Canadian Open (tennis)
|Location||Montreal & Toronto
|Venue||Uniprix Stadium & Aviva Centre|
|Surface||Hard / outdoor|
The Canadian Open (also known as the Canada Masters, and known as the Rogers Cup presented by National Bank for sponsorship reasons) is an annual tennis tournament held in Canada. The men's competition is a Masters 1000 event on the Association of Tennis Professionals (ATP) tour. The women's competition is a Premier 5 tournament on the Women's Tennis Association (WTA) tour. The competition is played on hard courts.
The events alternate from year to year between the cities of Montreal and Toronto. Since 1980 in odd-numbered years the men's tournament is held in Montreal, while the women's tournament is held in Toronto, and vice versa in even-numbered years. Before 2011, they were held during separate weeks in the July–August period, now the two competitions are held during the same week in August. The Toronto tournament is held at the Aviva Centre and the Montreal tournament is held at the Uniprix Stadium.
The men's tournament began in 1881, and was held at the Toronto Lawn Tennis Club, while the women's competition was first held in 1892. Of the major tennis tournaments in the world today, only Wimbledon and the US Open have been around longer.
Prior to 1968 the tournament was known as the Canadian National Championships. Between 1970 and 1989 it was a major event of the Grand Prix Tennis Tour as part of the Grand Prix Super Series. The tournament was sponsored for a number of years by tobacco brands. In the 1970s, Rothmans International was the chief sponsor, followed by Player's Limited in the 1980s, and then Du Maurier from 1997–2000. Federal legislation, however, then came into effect that banned tobacco advertising. Rogers Communications, a Canadian communications and media company, took over as the new presenting sponsor.
The event was played on clay until 1979 when it switched permanently to hard courts. Both the men's and women's tournaments were played as a single combined tournament at the National Tennis Centre in Toronto until 1981, when the men's tournament was played at the Jarry Park Stadium in Montreal for the first time. Similarly 1982 was the first year in which the women's tournament was played in Montreal.
In 1989, two Canadian male tennis players, Grant Connell and Andrew Sznajder, reached the quarterfinals of the event. They were eliminated by Ivan Lendl and Andre Agassi during that round. Lendl went on to defeat Agassi in the semi-finals and John McEnroe in the finals of that edition. Lendl has been the tournament's most successful singles player, reaching the final nine times and winning the title in 1980, 1981, 1983, 1987, 1988, and 1989.
In 1995, Andre Agassi and Pete Sampras met in the final, the third of the four times that the two top-ranked men's players would meet that year, after the Australian Open and Indian Wells Masters. Agassi's tournament win helped him regain the number-one ranking, which he lost to Sampras after they played each other again at the US Open.
In 2004, the tournament became part of the US Open Series, in the build-up to the US Open grand slam tournament. The women's tournament was moved to just before the US Open grand slam tournament. Consequently, top players such as Venus and Serena Williams and Maria Sharapova often withdrew from the tournament at the last minute to rest for the upcoming US Open. In 2009, WTA CEO Stacey Allaster implemented rules reclassifying the women's event as a Premier 5 and the WTA's rules require each year-end top-10 player from 2008 to participate in at least four Premier 5 tournaments in the 2009 season, or face the threat of fines or docked ranking points. Consequently, 19 of the top 20 female players took part in the 2009 Rogers Cup draw. The ATP mandates participation for the men's tournament, as a "1000-level" series event.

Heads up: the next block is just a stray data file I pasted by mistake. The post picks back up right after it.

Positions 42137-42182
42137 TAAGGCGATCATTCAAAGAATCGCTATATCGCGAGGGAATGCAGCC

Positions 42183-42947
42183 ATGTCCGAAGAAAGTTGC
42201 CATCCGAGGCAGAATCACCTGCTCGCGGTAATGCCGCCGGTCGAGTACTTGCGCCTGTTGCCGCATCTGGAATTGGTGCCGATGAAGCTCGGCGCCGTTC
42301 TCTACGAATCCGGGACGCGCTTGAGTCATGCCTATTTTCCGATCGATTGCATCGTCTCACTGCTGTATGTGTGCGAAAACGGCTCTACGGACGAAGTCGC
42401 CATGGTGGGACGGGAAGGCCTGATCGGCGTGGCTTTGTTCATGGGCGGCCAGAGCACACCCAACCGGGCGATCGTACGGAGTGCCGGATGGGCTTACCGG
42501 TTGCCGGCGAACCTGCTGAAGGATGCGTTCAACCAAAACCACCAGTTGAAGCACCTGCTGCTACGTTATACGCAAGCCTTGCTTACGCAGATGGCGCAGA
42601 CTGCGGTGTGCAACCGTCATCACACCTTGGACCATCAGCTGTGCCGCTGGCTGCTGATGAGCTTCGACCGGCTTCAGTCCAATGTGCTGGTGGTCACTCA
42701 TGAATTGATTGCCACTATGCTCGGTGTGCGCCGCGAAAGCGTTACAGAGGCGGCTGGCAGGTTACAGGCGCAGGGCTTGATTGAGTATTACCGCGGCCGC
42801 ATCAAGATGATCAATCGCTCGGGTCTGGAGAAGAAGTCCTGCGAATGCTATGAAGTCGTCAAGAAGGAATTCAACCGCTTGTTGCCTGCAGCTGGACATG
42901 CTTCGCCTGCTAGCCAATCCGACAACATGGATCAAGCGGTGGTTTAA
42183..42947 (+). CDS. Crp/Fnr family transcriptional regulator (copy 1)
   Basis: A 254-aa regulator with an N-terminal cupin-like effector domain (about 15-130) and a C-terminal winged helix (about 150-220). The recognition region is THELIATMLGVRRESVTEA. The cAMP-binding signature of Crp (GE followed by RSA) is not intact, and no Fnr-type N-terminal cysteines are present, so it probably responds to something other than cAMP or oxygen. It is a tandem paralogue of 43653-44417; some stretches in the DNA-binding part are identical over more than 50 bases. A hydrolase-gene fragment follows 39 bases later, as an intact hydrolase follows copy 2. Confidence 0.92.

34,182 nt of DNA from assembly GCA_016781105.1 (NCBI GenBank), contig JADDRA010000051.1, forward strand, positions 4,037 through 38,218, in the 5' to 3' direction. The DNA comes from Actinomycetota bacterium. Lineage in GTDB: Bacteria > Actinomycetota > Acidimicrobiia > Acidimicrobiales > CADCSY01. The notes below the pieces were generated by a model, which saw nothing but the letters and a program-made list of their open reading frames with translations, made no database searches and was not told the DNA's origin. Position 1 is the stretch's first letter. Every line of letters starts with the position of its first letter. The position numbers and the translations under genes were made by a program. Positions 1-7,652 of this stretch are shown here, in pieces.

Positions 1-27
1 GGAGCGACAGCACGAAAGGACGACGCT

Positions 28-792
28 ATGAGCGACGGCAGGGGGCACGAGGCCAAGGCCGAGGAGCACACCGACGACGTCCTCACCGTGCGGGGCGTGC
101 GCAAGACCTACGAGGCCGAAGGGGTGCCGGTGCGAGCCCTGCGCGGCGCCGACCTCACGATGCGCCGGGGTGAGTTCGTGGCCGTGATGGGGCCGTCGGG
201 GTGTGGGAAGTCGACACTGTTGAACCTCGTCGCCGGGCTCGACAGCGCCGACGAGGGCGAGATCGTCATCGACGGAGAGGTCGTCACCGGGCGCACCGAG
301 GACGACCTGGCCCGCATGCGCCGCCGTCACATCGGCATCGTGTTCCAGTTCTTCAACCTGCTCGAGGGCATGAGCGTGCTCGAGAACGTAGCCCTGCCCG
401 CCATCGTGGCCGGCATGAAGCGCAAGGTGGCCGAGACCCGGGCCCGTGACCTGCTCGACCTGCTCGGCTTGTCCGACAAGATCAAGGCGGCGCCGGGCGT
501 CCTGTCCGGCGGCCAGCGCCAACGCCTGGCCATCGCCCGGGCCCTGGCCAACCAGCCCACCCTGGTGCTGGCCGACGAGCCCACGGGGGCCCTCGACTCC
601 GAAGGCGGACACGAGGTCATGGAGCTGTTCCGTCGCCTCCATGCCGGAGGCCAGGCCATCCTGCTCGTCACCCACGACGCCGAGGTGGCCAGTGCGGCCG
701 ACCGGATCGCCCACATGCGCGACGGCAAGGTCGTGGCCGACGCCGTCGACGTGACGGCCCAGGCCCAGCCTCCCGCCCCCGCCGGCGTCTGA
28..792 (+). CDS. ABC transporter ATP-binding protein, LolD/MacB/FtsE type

Beginning in 2011, the men's and women's Rogers Cup tournaments were held during the same week, doing away with the later tournament which was said to be too close to the US Open. The corresponding rounds of the men's and women's matches are held on the same day, though a couple hours apart to avoid broadcast conflicts.
|Years||Men's event title||Women's event title|
|1881–1967||Canadian Championships||Canadian Championships|
|1968–1996||Canadian Open (in the 1970s, the Rothmans Canadian Open, and during the 1980s, the Player's International)||Canadian Open|
|1997–2000||du Maurier Open||du Maurier Open|
|2001–2004||Canada Masters||Rogers AT&T Cup|
|2005–present||Rogers Cup||Rogers Cup|
Source: The Tennis Base 
- Most titles: Ivan Lendl (6)
- Most finals: Ivan Lendl (9)
- Most consecutive titles: Charles Smith Hyman (4)
- Most consecutive finals: Beals Wright (5)
- Most matches played: Ivan Lendl (66)
- Most matches won: Ivan Lendl (57)
- Most consecutive matches won: Ivan Lendl (18)
- Most editions played: Robert Bédard (17)
- Best winning %: Frank Parker (100%)
- Longest final: Willard Crocker v Scott Wallace, result: 4–6 7–5 18–16 6–2 (64 games) (1925)
- Shortest final: Jeff Borowiak v Jaime Fillol, result: 6–0 6–1 (13 games) (1977)
- Oldest Champion: James F. Foulkes, 38y, 3m, 23d (1910)
- Youngest Champion: Frank Parker, 16y, 5m, 25d (1932)
- McGran, Kevin (August 16, 2009). "Stacey Allaster enjoying life at the top of tennis". The Star.
- "Miss Juliette Atkinson of Brooklyn retains her Championship" (PDF). The New York Times. July 17, 1898.
- Wright & Ditson Officially Adopted Lawn Tennis Guide. 1903.
- Spalding's Tennis Annual. 1903.
- "Canadian Open, Tournament Records". thetennisbase.com. The Tennis Base, 2016. Retrieved 10 December 2016.
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|Awards and achievements|
|Favorite WTA Tier I - II Tournament